Life after Chelsea:  The garden will be replanted in Cork city centre after Chelsea. Diarmuid was asked in the Q&A after the talk what his budget for the garden was. He replied that it was Euro 2.375m – but that the budget was a bit ‘weird’ in this case because the garden will be incorporated into a larger park after the show.

(Update – 11 May 2011 -  I have been informed that the budget figure Diarmuid mentioned references the overall Cork project not the garden itself. I know the question of budget interests certain people so I have asked for clarification as to what his budget is specifically in relation to creating this garden for Chelsea and will let you know should I be told the answer.)

(Update – 12 May 2011 – I have been sent the following info:  “Following on from London’s Chelsea Flower show, the Irish Sky Garden will be transported to Cork, and set within Cork’s Mid-Summer Festival from 11-26th June 2011. The pod along with certain elements of the garden will then be relocated and re-built alongside the River Lee as part of a 2m Euro development project to create a new park for the city, which the public will be able to visit free of charge from early July.”  A figure for the budget for the show garden specifically was not forthcoming: “…no designer ever discloses the cost of the design and build of their garden…” I am told the garden has come in on budget.)

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7 Comments leave one →
  1. February 15, 2011 9:37 pm

    Dear Sui, I have been most interested to read this account of DG’s Chelsea Garden. From what you write, I can see the connections between his proposed garden plan and the pleasure gardens of the past. Indeed, the whole concept made me think of Biddulph Grange in Staffordshire……a pleasure ground with flights of fancy that its owners and their guests could delight in if or when the conversation dried up. Perhaps the viewers of DG’s garden, including the worthy citizens of Cork, will be equipped with 3D spectacles just to complete the ‘out of body’ experience?!! I shall look forward to seeing it.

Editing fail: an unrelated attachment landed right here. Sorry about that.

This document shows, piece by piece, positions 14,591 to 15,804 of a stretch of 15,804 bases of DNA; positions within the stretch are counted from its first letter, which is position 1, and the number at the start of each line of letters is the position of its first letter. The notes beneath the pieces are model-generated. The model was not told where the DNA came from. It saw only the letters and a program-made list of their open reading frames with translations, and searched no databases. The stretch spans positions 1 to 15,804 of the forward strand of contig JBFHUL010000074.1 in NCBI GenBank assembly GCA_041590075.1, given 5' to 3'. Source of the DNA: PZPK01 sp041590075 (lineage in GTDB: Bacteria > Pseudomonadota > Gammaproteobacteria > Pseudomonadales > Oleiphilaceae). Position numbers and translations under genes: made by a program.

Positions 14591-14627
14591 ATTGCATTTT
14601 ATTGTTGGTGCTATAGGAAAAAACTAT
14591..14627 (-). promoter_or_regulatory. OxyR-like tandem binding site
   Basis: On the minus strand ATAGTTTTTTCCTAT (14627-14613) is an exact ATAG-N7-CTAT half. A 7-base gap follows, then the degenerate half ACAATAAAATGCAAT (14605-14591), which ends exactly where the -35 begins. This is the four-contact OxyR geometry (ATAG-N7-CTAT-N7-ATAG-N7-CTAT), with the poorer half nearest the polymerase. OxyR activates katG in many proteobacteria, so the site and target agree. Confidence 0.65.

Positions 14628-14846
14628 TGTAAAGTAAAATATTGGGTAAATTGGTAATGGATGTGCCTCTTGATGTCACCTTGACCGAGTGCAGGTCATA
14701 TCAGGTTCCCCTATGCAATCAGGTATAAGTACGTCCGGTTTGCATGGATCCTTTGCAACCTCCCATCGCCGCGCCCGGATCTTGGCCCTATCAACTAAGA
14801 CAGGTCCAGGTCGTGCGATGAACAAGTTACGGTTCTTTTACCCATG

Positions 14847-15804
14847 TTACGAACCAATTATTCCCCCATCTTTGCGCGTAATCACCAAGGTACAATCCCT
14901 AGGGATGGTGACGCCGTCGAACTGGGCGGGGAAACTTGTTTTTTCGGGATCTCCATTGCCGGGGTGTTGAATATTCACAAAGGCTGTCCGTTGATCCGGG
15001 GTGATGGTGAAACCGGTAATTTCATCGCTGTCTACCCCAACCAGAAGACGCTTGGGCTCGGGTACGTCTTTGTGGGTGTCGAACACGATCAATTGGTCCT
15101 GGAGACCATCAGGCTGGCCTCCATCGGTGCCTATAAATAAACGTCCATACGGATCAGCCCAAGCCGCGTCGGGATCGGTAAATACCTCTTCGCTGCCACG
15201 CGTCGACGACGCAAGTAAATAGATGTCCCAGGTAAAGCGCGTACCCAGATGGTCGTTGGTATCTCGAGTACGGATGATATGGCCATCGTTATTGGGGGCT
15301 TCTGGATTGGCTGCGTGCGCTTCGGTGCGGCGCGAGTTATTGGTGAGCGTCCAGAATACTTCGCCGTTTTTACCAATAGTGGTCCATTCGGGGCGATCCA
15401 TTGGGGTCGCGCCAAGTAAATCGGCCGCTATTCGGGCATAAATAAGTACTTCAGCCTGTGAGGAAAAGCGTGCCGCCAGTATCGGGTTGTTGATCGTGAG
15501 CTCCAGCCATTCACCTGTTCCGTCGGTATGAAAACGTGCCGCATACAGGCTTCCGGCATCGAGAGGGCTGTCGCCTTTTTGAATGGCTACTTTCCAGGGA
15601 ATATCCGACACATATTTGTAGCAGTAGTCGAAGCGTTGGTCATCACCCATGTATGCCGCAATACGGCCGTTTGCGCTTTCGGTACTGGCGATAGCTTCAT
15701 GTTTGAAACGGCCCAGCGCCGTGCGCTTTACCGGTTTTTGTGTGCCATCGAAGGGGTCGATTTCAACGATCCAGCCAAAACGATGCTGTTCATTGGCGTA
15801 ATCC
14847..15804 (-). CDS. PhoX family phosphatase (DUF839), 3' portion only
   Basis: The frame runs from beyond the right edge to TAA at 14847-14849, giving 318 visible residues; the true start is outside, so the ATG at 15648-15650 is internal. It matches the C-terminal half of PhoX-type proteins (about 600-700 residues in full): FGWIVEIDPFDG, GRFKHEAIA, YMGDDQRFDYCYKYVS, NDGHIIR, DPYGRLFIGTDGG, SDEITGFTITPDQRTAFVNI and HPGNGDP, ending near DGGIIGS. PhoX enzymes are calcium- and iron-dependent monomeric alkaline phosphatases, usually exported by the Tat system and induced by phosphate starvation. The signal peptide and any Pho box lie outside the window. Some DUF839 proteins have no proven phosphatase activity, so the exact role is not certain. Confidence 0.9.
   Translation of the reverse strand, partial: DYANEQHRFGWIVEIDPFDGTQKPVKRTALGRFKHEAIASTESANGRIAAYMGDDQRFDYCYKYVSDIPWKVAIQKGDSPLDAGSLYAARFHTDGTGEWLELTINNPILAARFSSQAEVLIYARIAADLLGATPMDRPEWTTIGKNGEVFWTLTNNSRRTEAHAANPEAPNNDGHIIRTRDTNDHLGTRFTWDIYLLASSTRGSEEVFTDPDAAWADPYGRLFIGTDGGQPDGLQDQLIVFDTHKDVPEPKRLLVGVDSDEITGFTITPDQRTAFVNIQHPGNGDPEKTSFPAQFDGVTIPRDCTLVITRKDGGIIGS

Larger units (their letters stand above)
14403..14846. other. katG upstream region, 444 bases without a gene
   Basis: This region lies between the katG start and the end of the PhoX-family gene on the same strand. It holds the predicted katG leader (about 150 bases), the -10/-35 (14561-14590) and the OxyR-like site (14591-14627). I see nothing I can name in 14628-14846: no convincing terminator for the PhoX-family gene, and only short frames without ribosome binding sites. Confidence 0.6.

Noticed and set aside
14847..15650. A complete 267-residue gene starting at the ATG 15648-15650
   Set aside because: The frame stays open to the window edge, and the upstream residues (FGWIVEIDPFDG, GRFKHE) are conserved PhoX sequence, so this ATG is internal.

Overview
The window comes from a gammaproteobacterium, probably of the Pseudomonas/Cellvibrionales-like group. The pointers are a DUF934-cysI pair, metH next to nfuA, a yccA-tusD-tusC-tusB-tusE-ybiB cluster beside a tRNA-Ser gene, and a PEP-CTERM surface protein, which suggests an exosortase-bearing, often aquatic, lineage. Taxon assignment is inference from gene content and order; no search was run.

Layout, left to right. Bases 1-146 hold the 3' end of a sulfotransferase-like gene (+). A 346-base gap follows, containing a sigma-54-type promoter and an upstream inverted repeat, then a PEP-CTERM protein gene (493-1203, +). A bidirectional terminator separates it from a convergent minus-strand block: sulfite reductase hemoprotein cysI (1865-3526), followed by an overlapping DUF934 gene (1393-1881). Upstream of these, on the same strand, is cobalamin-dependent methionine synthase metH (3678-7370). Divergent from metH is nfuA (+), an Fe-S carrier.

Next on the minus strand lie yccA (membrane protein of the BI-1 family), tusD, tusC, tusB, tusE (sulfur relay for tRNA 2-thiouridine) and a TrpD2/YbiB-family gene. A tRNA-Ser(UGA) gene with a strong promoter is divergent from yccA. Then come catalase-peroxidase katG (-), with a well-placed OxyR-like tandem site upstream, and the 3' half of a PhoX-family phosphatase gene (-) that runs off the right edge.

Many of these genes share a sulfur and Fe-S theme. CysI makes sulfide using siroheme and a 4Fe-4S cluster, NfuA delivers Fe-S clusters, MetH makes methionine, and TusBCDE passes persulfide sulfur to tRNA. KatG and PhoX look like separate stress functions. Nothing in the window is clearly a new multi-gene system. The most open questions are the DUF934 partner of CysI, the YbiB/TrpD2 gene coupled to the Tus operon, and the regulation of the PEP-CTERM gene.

• February 16, 2011 11:15 am

      Hi Edith. Yes, DG does like to surprise people and indulge in flights of fancy. He certainly gets people talking! He mentioned Painshill in his talk but agree, it’s probably more like Biddulph!

  2. February 16, 2011 11:05 am

    DG is a bit like Marmite- you either love him or hate him. Personally I think good on him for stirring up the usually safe, traditional Chelsea show.

    Design wise I don’t think his garden is great. But what the heck, it’ll give Alan Titchmarsh something to talk about.

    • February 16, 2011 11:17 am

      Agree – he does seem to polarise people. I generally don’t mind too much what he does but I don’t love it in the way I love, say, the gardens that Tom S-S creates for Chelsea.

  3. February 16, 2011 11:31 am

    Thank goodness you were there yesterday to give us this full account. I realised too late there were some talks to go to.

    • February 16, 2011 12:04 pm

      Glad to be of service! I didn’t realise there were talks on either. You have Ann-Marie Powell to thank! Bumped into Matthew Appleby from HortWeek at the show and even he didn’t know there was anything going on until last minute – and that was only because he wanted to interview someone and they mentioned they would be talking and why didn’t he come along. Not sure what happened with the RHS press office on this occasion – malfunction or they just didn’t want anyone to know?!

      • February 16, 2011 9:37 pm

        They were hidden in the corner weren’t they? Too bad – seeing the show’s theme was about design, you’d think it would have been mentioned in the blurb somewhere.